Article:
Beer Institute requests Department of Commerce address anticompetitive activities driving increases in aluminum prices
WASHINGTON, DC — In comments filed with the Department of Commerce regarding the recently implemented tariff on imported aluminum, the Beer Institute requested that the Department work with the Department of Justice and the Federal Trade Commission to address potentially anticompetitive activities in the aluminum market that are driving up aluminum prices.
“Just as the president has said he wants to protect American manufacturers, investigating the possible manipulation of our nation’s aluminum market will guarantee America’s more than 5,000 active breweries have greater predictability when purchasing aluminum to package their beer,” said Jim McGreevy, president and CEO of the Beer Institute. “We hope that the administration will do everything in its power to defend the more than 2.2 million American jobs that depend on our nation’s vibrant beer industry.”
American businesses that use cansheet, including brewers, purchase aluminum by paying a Midwest Transaction Price, which consists of two major components: an underlying base price for the aluminum metal as traded daily on the London Metal Exchange and an additional component known as the Midwest Premium.
Created by metal producers years ago, the Midwest Premium was originally intended to cover the logistical costs of moving metal into North America. Over time, the Midwest Premium has become a device to speculate and artificially inflate the price paid for aluminum at the expense of end-user businesses and consumers.
In fact, the Midwest Premium has soared more than 135% since the beginning of this year. This steep increase occurred even before the aluminum tariffs went into effect on March 23. With a large surplus on aluminum already in the United States as well as in storage facilities around the world, the increase in the Midwest Premium may not reflect actual trades in aluminum or purchases. Unfortunately, no U.S. agency regulates the Midwest Premium pricing system, ultimately disadvantaging end users, including brewers, as well as consumers.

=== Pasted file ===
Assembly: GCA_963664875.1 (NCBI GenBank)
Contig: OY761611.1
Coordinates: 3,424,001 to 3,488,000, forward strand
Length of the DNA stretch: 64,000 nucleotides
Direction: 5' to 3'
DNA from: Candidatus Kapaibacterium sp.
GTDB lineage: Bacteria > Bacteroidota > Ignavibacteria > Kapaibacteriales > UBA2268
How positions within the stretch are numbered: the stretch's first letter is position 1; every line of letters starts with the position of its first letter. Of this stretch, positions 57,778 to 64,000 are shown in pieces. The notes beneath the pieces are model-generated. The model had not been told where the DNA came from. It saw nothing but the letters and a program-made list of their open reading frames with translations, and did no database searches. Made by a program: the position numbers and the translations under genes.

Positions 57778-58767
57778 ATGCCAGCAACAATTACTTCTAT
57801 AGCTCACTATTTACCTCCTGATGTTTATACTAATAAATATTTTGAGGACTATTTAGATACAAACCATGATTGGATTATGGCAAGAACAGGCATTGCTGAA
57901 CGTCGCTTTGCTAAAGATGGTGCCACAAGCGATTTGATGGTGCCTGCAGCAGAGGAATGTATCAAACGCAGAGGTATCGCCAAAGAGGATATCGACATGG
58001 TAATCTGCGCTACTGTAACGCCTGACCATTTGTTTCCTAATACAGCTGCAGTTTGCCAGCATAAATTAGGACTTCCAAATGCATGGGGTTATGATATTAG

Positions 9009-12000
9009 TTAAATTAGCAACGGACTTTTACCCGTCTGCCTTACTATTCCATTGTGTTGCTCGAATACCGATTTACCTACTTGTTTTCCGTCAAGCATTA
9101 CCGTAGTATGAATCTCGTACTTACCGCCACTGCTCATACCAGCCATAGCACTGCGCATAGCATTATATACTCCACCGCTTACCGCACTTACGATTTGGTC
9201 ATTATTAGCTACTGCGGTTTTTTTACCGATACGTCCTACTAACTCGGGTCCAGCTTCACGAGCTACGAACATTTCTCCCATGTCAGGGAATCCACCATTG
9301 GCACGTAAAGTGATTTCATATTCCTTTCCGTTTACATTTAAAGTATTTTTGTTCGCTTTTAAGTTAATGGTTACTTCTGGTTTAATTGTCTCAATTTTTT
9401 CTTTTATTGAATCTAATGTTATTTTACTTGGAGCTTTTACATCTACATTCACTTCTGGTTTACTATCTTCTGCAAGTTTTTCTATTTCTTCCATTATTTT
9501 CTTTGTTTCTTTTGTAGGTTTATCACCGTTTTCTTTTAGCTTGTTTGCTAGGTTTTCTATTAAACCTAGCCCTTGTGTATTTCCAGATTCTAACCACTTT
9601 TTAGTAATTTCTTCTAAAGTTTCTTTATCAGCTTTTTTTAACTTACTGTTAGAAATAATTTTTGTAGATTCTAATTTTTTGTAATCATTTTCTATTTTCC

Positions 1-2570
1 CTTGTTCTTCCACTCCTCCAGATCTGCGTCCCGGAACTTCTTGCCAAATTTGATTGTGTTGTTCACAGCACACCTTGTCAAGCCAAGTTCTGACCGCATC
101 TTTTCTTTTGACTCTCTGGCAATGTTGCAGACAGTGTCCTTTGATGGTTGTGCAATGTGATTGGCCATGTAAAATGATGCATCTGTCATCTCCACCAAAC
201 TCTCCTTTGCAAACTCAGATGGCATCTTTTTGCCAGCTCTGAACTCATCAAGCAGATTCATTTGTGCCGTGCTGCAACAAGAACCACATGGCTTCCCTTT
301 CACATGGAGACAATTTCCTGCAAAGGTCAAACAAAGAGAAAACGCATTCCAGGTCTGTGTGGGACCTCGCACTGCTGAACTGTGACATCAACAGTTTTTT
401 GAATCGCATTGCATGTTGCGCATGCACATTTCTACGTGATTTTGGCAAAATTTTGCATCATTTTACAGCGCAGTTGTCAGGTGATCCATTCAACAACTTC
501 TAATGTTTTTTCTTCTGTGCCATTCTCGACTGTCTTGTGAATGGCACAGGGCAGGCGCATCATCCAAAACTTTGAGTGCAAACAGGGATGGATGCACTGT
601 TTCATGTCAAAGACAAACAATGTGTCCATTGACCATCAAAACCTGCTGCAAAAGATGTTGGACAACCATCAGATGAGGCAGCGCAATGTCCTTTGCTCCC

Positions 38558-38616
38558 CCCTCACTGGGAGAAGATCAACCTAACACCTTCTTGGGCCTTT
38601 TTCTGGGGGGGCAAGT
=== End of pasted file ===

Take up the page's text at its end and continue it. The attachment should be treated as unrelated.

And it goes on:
Aluminum is critically important to America’s brewers, which purchased more than 36 billion aluminum cans last year. More than 60 percent of all beer produced and sold in the United States is packaged in aluminum cans and aluminum bottles. Indeed, the aluminum used to make beer is the single largest input cost for American brewers.
“We appreciate the president’s dedication to American businesses. Shining a light on the opaque Midwest Premium will ensure that American brewers will be paying a fair price for aluminum, allowing them to continue to innovate, support jobs and brew America’s most popular alcohol beverage” McGreevy concluded.
In addition to calling for an investigation into the Midwest Premium, the Beer Institute also requested that trade associations be able to participate in the exclusion process on behalf of their members, which will allow the Beer Institute and other trade associations to advocate for the industry, ultimately reducing the bureaucratic burden and costs for American businesses.
To read the full comments, click HERE.
The Beer Institute is a national trade association for the American brewing industry, representing brewers of all sizes, as well as beer importers and industry suppliers. First founded in 1862 as the U.S. Brewers Association, the Beer Institute is committed today to the development of sound public policy and to the values of civic duty and personal responsibility. For additional updates from the Beer Institute, visit our website, follow @BeerInstitute on Twitter, like the Beer Institute on Facebook, and follow the Beer Institute on Instagram.